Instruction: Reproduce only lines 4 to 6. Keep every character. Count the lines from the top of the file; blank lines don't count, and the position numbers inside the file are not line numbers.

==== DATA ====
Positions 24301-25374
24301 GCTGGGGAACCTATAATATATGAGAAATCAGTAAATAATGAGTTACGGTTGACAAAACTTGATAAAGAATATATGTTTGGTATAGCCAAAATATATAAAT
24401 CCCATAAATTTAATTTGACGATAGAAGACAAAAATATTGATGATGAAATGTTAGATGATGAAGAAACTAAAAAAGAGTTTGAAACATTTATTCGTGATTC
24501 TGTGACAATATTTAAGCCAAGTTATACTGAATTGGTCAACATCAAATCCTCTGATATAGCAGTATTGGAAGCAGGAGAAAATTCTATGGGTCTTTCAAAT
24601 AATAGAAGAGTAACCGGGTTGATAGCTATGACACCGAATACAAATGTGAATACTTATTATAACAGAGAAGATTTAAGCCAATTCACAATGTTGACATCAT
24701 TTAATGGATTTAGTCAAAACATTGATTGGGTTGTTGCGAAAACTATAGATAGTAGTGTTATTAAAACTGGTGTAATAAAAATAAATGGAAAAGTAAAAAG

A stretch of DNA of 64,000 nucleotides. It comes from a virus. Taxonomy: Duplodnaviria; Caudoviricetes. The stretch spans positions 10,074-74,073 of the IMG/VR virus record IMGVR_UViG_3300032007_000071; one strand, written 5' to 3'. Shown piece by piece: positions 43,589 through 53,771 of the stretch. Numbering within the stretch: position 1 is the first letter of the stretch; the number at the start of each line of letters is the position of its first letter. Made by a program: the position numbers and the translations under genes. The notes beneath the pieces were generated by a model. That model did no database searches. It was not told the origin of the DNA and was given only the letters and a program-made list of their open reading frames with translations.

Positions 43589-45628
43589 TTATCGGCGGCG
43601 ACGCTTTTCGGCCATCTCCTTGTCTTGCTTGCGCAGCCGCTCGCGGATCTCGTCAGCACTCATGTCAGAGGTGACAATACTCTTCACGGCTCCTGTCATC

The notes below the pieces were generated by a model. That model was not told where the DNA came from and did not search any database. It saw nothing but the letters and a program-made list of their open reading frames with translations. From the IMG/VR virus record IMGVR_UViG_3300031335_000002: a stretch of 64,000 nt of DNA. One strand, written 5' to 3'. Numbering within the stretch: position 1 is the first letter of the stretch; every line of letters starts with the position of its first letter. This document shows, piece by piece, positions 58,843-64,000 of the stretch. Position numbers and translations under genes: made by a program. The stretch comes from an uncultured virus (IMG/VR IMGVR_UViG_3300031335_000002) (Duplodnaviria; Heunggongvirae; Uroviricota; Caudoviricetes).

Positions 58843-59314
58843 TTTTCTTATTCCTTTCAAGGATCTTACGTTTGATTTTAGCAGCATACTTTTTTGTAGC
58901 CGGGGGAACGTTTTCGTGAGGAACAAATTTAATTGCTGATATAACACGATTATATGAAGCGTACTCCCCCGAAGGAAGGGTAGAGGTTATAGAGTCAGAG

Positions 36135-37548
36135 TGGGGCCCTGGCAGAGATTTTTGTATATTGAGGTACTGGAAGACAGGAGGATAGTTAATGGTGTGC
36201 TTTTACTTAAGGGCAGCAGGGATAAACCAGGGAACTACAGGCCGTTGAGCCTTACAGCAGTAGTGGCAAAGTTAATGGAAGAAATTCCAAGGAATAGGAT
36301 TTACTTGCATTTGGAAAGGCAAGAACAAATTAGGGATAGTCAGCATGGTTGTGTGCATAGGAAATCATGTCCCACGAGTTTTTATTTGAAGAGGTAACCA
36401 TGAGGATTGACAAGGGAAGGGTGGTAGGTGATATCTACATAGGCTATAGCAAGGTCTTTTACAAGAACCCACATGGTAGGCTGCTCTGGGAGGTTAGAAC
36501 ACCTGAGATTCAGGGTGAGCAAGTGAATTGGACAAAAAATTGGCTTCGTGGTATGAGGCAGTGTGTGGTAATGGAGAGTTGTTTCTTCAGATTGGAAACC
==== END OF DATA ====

24501 TGTGACAATATTTAAGCCAAGTTATACTGAATTGGTCAACATCAAATCCTCTGATATAGCAGTATTGGAAGCAGGAGAAAATTCTATGGGTCTTTCAAAT
24601 AATAGAAGAGTAACCGGGTTGATAGCTATGACACCGAATACAAATGTGAATACTTATTATAACAGAGAAGATTTAAGCCAATTCACAATGTTGACATCAT
24701 TTAATGGATTTAGTCAAAACATTGATTGGGTTGTTGCGAAAACTATAGATAGTAGTGTTATTAAAACTGGTGTAATAAAAATAAATGGAAAAGTAAAAAG